When you are going into a recession, with credit markets totally screwed up, piles of cash is a very good thing. Microsoft only dished out their cash in a dividend in an attempt to appease angry shareholders who has seen zero capital gains in 5 years - Apple, OTOH, has nothing to apologize for, so no dividend needed.

Dividends are not something to apologize for. They're the reason companies exist.

And if you'd like to talk about capital gains, people who have invested in Apple last December, or even as late as last August have lost half their money. Yes you can blame the economy, but if the company had paid out dividends regularly, the investors would not have lost so much. There's a reason why the Warren Buffets of the world prefer companies that pay out dividends.
post #68 of 122
Quote:
Originally Posted by synp View Post

Dividends are not something to apologize for. They're the reason companies exist.

The apology was not for the dividend - THE DIVIDEND WAS THE APOLOGY. You need to read my post better - the dividend was like roses when you cheat on your spouse. Nobody would ever need to apologize for a dividend, I don't know how you could even think I meant that.

The dividend was apologizing for this: Red = Microsoft, Blue = Apple

http://finance.google.com/finance?ch...AQ:AAPL&ntsp=0
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post #69 of 122
Quote:
Originally Posted by RichL View Post

It's also worth pointing out that having massive stock piles of cash is generally considered a bad thing. It incurs massive opportunity costs and gives poor value of money to shareholders. That's why Microsoft got rid of their great swimming pool of cash.

There is a misconception on your part. That money IS invested and they do get a pretty good return on it.

I think it's worth pointing out that the people that consider having liquidity and no debt a bad thing are among the very people that f-ed up Wall Street. The problem is that, a little debt has a tendency to balloon into a lot of debt if things don't go right. Best to have a good cushion, not only that, it eliminates the risk that you have of banks trying to control your operations.
post #70 of 122
Quote:
Originally Posted by UltimateKylie View Post

I truely am suprised at the hatred for Microsoft, they have done alot of good for the computer industry, and I honestly don't believe we would be were we are today if it were not for Microsoft. Not everyone can afford a Mac, and their prices and everyone's prices would be higher had it not been for the idea of licensing an OS to any copycat hardware.

I agree, people are always quick to say Microsoft are rubbish yet they have done a lot of good. Office is used by everyone not because there locked into using it, but because it was better than the rest early on and continues to.

Even now they are fixing the flaws with there main problems. Yes Vista doesn't run all your old programs and it wont run on all hardware but eventually your hardware will need to be replaced anyway (even with a Mac) and the restrictions on software has made more secure than a Mac! As for speed which someone else mentioned, Vista boots up faster on my iMac that OS X does. Apple goes on about how great it is to make the hardware and software but if thats the case how does an OS made be another company that has to support a lot lot lot more hardware configurations start faster than there's!!!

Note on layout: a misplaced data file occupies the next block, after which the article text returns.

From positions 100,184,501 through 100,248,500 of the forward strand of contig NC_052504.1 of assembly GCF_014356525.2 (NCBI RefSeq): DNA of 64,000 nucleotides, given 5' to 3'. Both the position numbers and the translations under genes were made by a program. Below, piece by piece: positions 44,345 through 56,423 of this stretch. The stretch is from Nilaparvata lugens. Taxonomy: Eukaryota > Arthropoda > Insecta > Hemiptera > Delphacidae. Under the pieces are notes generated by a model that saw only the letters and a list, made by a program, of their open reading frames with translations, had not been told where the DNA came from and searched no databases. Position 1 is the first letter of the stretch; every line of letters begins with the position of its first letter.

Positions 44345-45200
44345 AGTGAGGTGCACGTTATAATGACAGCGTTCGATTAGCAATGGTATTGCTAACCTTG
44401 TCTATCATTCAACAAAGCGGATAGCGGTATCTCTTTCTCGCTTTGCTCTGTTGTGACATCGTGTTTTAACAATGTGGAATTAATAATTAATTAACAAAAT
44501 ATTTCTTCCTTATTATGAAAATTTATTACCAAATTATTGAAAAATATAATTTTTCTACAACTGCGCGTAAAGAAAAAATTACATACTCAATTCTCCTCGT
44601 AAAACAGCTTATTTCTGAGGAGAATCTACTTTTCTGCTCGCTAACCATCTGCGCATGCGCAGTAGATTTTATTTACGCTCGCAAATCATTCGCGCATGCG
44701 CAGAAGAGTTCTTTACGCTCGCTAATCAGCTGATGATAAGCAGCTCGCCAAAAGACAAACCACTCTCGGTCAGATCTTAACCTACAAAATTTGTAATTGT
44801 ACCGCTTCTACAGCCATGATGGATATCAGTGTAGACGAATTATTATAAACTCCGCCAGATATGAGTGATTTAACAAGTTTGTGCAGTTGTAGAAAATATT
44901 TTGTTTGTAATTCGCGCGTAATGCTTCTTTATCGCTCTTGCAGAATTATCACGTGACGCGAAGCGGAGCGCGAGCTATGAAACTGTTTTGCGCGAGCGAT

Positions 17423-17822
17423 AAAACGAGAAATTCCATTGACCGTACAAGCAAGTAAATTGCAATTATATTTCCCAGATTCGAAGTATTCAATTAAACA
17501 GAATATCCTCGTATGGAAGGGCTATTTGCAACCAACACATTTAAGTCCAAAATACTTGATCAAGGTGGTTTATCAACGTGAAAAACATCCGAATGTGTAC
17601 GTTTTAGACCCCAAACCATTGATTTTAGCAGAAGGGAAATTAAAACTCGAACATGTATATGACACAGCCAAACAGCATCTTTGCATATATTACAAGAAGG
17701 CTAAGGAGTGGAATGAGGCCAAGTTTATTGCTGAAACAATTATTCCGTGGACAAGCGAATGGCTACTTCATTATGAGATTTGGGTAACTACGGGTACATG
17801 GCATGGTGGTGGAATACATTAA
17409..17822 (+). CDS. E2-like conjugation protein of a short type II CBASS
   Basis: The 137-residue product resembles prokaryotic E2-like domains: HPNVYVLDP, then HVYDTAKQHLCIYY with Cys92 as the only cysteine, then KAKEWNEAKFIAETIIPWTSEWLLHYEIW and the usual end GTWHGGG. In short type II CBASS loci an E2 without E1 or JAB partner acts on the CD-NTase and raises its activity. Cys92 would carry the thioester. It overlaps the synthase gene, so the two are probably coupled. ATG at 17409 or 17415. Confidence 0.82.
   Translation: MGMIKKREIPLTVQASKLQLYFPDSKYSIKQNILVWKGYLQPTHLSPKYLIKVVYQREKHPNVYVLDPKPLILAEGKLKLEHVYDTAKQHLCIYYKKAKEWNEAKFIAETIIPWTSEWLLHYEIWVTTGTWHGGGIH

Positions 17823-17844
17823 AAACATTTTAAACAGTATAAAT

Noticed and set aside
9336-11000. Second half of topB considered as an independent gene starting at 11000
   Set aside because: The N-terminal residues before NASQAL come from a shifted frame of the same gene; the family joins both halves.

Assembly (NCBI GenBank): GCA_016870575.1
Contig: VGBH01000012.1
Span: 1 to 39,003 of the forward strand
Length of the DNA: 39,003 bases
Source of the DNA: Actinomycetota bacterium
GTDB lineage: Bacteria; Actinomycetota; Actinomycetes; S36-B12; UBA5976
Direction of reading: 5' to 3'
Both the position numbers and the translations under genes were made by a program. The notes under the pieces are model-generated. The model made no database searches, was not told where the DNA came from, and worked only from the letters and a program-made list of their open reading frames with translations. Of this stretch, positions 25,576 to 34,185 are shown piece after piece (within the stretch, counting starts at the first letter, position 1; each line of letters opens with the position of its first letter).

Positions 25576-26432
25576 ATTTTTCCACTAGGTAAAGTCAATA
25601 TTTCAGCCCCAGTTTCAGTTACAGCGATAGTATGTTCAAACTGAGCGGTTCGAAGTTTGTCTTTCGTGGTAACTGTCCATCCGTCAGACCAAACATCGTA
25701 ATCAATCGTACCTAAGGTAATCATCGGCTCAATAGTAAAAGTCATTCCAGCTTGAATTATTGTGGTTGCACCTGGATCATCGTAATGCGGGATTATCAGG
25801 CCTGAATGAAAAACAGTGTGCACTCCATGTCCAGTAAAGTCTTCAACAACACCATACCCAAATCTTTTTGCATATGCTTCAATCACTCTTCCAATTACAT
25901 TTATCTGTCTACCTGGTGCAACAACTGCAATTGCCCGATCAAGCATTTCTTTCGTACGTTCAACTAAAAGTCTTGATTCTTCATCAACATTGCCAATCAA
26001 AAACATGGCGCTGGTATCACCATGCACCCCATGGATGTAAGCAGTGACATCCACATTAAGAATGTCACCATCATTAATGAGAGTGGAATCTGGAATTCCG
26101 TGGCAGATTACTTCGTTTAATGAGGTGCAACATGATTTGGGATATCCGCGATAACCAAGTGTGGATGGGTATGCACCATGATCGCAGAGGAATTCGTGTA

post #71 of 122
Quote:
Originally Posted by synp View Post

Bull. In what sense is this correct?

If MS can't find a good use for the money (such as to buy somebody) they really need to give it back to the stock holders. That's what dividends are about. That's what companies are about. Unless they plan to buy someone big like Adobe, that's what Apple should do as well.

When you are a growth company with a long and distinguished track record of buying up smaller companies, paying a huge one time dividend is the absolute opposite of good sense. Dividends which are designed to "give back" to the shareholders should be reasonable in size and regular in interval. Anything else is a bad sign.

has MS not shot the largest portion of their wad on the ill timed dividend they could have bought Yahoo outright first time around. But they didn't. MS had to bluff with mostly stock swaps and the Yahoo shareholders didn't buy it hook line and sinker. The merger may eventually happen, but the 800 pound gorilla is now more like a 250 pound gorilla. Sure you can't ignore it, but it doesn't dominate the financial conversation to the tune of geting it's way no matter what.
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post #72 of 122
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Originally Posted by monstrosity View Post

Because they have stifled innovation, and slowed the progression of mankind since forever. I have no time for imitators whatsoever, profitable or not.
Finally after a long fascinating and sometimes 'seat of ya pants' journey, innovation and raw talent is winning out and taking its rightful place.
As I have said before on these forums, I have had much work of my own copied and imitated so I have a personal sympathy for Apple's position. Copying is easy, realizing dreams and staying one step ahead is hard work and often not so rewarding in profit. So to see profits exceed that of MSFT is quite a pleasure for me, and a victory for innovation itself.
Also, many people thought I was a lunatic when I tried explaining the potential of OSX, and the benefits of having a proprietary OS tied to hardware as a business model of the future, that was ten years ago. Apparently it was only a matter of time until Apple withered and died, and total domination by MSFT was inevitable, and I was the lone dumbass for thinking the contrary

So yeah thats my reason.

So, you do realize that Apple copied their UI from Xerox long before Microsoft copied it from Apple, right?
post #73 of 122
Quote:
Originally Posted by synp View Post

Dividends are not something to apologize for. They're the reason companies exist.